|SMITH, HARRISON - University Of Arkansas
|NALLEY, LANIER - University Of Arkansas
|SCHMIDT, AXEL - Catholic Relief Services
|TURMEL, MARIE - Catholic Relief Services
Submitted to: Agronomy Journal
Publication Type: Peer Reviewed Journal
Publication Acceptance Date: 6/9/2023
Publication Date: 6/15/2023
Citation: Smith, H., Ashworth, A.J., Nalley, L., Schmidt, A., Turmel, M., Owens, P.R. 2023. Boundary line analysis and machine learning models to identify critical soil values for major crops in Guatemala. Agronomy Journal. 1-17. https://doi.org/10.1002/agj2.21412.
Interpretive Summary: Knowledge, data, and understanding agronomic production potential are key for advancing agriculture and society, as well as for closing yield gaps (i.e., the difference between actual and potential yield). Although, not all producers in developing nations, such as the Northern Triangle of Central America, have basic agronomic information. For instance, critical soil nutrient thresholds for developing fertilizer recommendations for major crops in countries such as Guatemala are currently lacking. The agricultural sector plays an important role in the economy in Guatemala, with agriculture accounting for 10% of their gross domestic product and 30% of total employment. Therefore, minor yield increases for major crops, such as maize, common bean, and coffee could have a major economic impact in Guatemala. The objectives for this study are to use data from 664 farms in Guatemala to 1) identify optimum soil property conditions for maize, beans, and coffee in Guatemala, 2) use crop price and boundary line estimates to develop economically sound fertilization guidelines, and 3) to analyze the drivers of yield outcomes and assess their relative importance. Our work shows how how crop sale price can be paired with crop response data to calculate yield and income gains from optimized fertility management. These results are a critical first step in developing economically sound fertility recommendations for the nation of Guatemala, and, if applied, could improve yields and increase profits and ultimately close yield gaps in this nation. Additionally, we found that weather variables within a year like precipitation and temperature may drive crop response to fertilizers (beyond rate), particularly in the dry corridor. The results presented here are a first step for data-driven and economically sound fertility recommendations in Guatemala, and contribute to a better understanding of the drivers of yield for maize, common bean, and coffee growers in this region.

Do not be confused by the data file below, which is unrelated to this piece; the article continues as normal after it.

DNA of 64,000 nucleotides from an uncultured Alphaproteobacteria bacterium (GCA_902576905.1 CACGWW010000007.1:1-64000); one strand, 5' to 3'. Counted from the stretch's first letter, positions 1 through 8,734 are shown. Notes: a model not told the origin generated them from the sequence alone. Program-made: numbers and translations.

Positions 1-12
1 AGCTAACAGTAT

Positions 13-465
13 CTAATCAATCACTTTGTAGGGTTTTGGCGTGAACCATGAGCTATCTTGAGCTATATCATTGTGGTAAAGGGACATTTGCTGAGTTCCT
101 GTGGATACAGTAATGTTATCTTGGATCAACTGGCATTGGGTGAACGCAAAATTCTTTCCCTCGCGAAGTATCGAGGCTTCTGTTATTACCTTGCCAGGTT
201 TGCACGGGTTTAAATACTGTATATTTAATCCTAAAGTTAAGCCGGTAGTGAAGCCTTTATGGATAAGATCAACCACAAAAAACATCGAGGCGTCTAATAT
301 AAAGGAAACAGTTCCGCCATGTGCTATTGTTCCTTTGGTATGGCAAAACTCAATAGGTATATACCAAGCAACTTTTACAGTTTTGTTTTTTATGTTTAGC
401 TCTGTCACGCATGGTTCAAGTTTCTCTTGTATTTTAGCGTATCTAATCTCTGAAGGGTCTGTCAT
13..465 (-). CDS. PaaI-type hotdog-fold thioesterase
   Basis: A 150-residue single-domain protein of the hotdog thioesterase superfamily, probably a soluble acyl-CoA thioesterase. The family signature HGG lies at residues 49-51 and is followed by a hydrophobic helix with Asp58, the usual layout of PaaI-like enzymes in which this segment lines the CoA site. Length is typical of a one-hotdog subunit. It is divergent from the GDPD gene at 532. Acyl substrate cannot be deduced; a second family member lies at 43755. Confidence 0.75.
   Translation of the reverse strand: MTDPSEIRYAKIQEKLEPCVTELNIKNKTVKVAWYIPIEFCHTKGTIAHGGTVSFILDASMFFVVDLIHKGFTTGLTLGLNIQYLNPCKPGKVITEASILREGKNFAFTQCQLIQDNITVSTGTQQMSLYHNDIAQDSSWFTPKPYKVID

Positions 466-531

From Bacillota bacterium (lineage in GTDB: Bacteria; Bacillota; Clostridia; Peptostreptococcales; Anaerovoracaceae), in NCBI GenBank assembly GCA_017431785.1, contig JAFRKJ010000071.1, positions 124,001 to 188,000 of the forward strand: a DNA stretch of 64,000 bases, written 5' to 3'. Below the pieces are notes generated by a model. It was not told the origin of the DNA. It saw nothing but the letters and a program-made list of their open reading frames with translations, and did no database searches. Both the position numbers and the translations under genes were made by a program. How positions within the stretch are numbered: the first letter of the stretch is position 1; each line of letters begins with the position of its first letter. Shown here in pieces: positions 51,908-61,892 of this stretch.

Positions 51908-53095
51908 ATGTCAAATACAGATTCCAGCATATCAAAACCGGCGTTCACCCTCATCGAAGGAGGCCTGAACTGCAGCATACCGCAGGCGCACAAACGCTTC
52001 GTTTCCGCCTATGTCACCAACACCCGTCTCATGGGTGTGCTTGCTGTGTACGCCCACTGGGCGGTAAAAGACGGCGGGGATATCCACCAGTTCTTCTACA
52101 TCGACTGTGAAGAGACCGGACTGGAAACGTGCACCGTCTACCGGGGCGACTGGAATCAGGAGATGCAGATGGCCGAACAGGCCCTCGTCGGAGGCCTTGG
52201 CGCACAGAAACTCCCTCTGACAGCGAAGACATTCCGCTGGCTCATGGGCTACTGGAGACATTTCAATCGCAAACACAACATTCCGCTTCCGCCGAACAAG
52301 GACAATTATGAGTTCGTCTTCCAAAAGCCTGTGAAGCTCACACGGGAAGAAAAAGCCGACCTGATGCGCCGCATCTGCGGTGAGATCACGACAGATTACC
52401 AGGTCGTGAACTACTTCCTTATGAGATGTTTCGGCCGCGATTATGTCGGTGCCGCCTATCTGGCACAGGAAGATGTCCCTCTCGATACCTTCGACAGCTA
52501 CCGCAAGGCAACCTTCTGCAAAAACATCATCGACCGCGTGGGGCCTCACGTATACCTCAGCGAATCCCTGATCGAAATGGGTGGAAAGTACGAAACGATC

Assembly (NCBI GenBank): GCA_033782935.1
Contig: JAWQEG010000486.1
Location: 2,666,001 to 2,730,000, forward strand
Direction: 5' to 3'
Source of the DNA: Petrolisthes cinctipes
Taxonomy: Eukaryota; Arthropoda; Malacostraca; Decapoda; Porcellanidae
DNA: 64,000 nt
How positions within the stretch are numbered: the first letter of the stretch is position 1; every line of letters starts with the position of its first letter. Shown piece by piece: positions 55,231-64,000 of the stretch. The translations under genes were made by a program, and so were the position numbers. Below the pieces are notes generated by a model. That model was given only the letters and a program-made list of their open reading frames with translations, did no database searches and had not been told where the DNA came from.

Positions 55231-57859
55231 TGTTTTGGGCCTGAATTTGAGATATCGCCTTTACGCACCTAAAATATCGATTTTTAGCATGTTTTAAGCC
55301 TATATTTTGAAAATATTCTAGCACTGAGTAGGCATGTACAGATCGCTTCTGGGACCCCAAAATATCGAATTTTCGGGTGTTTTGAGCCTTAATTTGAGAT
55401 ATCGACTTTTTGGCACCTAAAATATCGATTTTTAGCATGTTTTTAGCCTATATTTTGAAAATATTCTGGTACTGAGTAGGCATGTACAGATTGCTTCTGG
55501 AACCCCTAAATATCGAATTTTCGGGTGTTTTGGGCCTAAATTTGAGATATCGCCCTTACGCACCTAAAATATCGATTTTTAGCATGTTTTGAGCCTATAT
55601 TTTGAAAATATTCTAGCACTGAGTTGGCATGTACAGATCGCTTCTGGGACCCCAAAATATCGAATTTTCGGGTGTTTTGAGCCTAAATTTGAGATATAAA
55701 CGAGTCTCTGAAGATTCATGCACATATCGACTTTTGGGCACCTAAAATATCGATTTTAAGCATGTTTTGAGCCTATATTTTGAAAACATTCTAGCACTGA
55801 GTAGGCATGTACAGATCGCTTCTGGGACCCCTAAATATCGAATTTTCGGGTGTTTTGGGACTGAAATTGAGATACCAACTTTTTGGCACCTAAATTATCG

Technical Abstract: Accurate and economically sound soil fertility recommendations are critical for ensuring economically sound food production for smallholder farmers. However, such recommendations are lacking in many areas due to poor availability of soil and crop response data. This study addresses this challenge by 1) using boundary line analysis to evaluate crop response to fertility applications on 644 farms in Guatemala spanning 2016-2020 to identify optimal soil property conditions for maize grain (Zea mays L.), common bean (Phaseolus vulgaris L.), and coffee (Coffea arabica L.) production in Guatemala, 2) using crop price information to develop economically sound fertilization guidelines, and 3) analyzing the drivers of yield outcomes and assess their relative importance with random forest regression models. Results demonstrate that a majority of plots currently have sub-optimal soil nutrient levels. Through yield maximizing nutrient usage, a majority of farms could see increased revenue. In addition, random forest regression underscored the central role of climate in shaping yield outcomes, highlighting the critical need for climate-smart adaptations in the region. The pairing of boundary line analysis with random forest provided unique but complementary information about the factors that drive major crop yields in Guatemalan farms. This approach is an effective method for development of fertility recommendations in Guatemala, and could be replicated in other areas where critical soil and yield information is currently lacking.